Clairette Blanche's name is somewhat redundant, as "claire" means clear, fair, or bright, and "blanche" means white. There is a pink variant (Clairette Rose) that is not widely planted, so much so that for most French winemakers, they simply refer to the white version as "Clairette". For the Francophiles out there, Clairette is one of very few French grape names that is feminine.  Most grapes are masculine, and the white variant is "Blanc". Because Clairette is feminine, the adjective white becomes "Blanche".

In 2003, we decided that we wanted the complete collection of Chateauneuf-du-Pape varieties, and took field cuttings from Beaucastel of the seven grapes we had not yet imported. Clairette Blanche was one of these.  It spent seven years in quarantine at U.C. Davis before being released to us in 2009, propagated, and in 2010 planted in a half-acre block at the extreme western edge of our property.  Our first release of Clairette off of these vines came in 2014.

Clairette Blanche in the Vineyard and Cellar

Clairette Blanche is relatively late-budding, and therefore less vulnerable than most of our white grapes to the spring frosts that are the chief weather hazard we deal with each year.  It grows vigorously and very upright, and produces large, oval grapes. Its upright growth pattern means that it can be head-trained (and typically is in France) but we planted our small block double-cordon on trellis.  It ripens in the middle of the harvest season, after grapes like Viognier, Marsanne, and Syrah, and typically right as we're finishing Grenache Blanc and starting Grenache Noir.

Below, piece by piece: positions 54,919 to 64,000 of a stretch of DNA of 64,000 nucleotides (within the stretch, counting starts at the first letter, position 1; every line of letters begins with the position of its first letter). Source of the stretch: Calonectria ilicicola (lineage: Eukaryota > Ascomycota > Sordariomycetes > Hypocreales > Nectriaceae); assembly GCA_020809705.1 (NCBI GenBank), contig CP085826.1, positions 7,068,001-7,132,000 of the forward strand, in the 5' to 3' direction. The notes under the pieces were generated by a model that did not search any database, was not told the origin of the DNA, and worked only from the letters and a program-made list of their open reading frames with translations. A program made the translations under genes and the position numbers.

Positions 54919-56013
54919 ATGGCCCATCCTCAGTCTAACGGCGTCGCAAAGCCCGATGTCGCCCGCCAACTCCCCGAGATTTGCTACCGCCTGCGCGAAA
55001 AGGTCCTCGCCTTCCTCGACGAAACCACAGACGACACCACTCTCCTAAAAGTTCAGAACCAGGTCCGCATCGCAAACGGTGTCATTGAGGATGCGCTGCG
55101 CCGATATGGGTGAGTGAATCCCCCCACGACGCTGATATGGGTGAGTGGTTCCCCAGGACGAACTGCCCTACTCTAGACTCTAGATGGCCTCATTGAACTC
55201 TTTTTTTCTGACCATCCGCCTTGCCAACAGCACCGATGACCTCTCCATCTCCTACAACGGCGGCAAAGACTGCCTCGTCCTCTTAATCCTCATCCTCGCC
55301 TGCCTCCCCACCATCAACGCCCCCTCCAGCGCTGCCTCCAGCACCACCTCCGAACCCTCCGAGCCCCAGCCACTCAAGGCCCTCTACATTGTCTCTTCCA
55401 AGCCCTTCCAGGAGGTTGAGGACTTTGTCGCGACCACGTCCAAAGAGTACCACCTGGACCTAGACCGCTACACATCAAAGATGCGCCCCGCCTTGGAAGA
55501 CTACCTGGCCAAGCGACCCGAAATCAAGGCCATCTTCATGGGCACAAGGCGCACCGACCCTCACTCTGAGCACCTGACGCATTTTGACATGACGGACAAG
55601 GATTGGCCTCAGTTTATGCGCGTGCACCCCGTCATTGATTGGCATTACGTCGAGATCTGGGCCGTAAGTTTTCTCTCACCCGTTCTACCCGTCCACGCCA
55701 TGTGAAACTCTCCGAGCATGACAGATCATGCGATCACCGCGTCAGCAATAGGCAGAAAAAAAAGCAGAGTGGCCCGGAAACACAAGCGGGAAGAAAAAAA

As this grape is new to us, in 2015 we experimented and picked our block twice: once in mid-September (at 21° Brix and a pH of 3.6) and once late in the month (at 22.8° Brix and a pH of 3.9). We found that the grape lost more than it gained with the later harvest, picking up some additional richness but at the cost of the citrusy expressiveness we liked from the earlier picking.  To give more richness to the earlier picking, this year we fermented Clairette in neutral oak and stirred the lees regularly, and feel like this treatment gave us the best of both worlds: freshness and expressiveness, but also richer mouthfeel.

Clairette

As we do with our new varieties whenever we're in our first few years of production, we have bottled our Clairette Blanche on its own in 2014, 2015 and (just last month) 2016. That said, we expect it to ultimately be a blending grape most years. We were excited to be able to source in 2016 some Clairette from a nearby vineyard to include in the 2016 Patelin de Tablas Blanc. It's only 3% of that wine, but its citrus character fits in nicely with the Grenache Blanc that leads the blend, and its modest alcohols moderate the higher-sugar Grenache Blanc and Viognier components.